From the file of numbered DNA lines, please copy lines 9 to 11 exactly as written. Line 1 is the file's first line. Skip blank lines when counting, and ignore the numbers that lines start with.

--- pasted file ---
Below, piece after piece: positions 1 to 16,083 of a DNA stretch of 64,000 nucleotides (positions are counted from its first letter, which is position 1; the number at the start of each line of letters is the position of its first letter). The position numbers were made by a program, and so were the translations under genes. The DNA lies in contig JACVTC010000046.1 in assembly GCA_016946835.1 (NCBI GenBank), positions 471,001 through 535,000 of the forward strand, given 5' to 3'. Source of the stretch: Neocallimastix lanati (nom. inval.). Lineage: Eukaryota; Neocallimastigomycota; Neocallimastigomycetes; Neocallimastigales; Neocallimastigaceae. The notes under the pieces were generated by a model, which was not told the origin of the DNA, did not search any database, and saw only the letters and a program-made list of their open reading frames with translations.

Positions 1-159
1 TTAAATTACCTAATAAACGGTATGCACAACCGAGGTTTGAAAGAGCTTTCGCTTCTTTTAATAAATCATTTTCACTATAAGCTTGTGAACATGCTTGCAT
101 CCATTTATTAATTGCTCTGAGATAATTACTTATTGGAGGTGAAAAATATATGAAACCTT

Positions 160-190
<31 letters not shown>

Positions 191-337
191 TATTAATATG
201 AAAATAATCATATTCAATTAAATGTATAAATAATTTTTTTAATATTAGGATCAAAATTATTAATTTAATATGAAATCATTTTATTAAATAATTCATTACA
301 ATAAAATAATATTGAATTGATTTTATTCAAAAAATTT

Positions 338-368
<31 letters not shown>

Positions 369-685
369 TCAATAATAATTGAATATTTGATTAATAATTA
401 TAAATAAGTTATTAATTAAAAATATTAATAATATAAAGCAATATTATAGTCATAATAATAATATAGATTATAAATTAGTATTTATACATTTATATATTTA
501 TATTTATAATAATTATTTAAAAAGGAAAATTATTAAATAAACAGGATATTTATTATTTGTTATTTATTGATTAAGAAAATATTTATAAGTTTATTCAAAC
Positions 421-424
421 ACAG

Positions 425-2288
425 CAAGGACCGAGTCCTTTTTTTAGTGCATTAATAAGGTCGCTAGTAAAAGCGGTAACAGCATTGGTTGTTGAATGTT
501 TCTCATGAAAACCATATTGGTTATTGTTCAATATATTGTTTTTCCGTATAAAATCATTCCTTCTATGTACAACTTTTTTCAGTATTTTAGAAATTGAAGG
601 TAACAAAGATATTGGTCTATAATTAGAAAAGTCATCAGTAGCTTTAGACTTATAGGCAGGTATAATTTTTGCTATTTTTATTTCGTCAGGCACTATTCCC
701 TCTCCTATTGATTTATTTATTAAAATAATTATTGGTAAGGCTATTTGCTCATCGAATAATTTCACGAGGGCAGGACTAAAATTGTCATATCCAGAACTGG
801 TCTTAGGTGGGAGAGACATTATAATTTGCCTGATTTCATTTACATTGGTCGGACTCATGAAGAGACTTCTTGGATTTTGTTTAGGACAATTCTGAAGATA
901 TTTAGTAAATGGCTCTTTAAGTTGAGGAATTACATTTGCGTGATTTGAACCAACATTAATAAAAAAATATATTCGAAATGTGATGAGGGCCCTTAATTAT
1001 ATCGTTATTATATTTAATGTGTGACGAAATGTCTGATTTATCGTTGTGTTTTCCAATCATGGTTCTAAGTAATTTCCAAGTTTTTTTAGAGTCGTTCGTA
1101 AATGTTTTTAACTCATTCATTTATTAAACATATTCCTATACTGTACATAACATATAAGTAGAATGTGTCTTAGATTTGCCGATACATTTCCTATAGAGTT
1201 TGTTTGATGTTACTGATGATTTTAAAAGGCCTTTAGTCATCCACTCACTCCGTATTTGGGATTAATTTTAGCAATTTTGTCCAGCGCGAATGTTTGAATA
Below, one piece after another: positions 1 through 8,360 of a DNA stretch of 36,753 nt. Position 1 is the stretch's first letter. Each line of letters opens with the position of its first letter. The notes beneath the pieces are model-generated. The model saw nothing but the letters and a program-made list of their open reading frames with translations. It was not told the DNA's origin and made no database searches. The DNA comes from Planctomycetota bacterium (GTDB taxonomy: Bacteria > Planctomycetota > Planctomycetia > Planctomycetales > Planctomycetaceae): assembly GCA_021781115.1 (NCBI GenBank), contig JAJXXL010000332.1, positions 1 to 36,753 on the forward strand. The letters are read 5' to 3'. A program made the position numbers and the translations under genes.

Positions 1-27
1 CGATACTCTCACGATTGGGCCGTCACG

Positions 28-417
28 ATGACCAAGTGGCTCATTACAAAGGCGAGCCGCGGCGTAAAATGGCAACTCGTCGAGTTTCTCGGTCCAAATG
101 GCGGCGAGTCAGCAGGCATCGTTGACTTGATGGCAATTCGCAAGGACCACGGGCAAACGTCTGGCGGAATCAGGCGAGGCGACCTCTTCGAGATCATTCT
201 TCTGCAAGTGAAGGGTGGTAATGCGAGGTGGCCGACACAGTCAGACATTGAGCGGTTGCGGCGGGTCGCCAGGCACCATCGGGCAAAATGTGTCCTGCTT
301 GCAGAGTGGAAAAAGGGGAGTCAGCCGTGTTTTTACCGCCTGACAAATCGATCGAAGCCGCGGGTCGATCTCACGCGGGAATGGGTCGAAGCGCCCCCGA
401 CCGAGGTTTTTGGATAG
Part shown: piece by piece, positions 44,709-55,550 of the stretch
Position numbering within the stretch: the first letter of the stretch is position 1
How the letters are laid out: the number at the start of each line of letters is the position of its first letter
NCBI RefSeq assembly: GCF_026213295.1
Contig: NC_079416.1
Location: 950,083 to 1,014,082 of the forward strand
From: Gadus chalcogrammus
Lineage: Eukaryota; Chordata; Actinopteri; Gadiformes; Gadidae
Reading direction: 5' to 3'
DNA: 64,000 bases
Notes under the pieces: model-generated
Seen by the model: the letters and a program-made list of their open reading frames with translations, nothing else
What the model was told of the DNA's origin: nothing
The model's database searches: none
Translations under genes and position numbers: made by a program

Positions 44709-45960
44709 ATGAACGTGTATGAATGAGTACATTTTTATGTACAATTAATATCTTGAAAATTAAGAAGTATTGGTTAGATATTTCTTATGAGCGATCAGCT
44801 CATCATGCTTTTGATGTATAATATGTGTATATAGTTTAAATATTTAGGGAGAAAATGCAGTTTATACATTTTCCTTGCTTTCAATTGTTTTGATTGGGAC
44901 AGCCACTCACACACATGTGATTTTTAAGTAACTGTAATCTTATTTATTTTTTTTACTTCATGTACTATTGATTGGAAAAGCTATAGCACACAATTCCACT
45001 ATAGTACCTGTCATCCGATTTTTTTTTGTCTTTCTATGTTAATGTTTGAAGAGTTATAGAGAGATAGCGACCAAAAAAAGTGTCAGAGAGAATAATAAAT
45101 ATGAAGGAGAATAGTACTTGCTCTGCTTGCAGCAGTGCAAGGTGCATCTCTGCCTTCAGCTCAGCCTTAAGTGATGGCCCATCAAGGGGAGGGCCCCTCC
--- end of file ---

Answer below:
201 AAAATAATCATATTCAATTAAATGTATAAATAATTTTTTTAATATTAGGATCAAAATTATTAATTTAATATGAAATCATTTTATTAAATAATTCATTACA
301 ATAAAATAATATTGAATTGATTTTATTCAAAAAATTT

Positions 338-368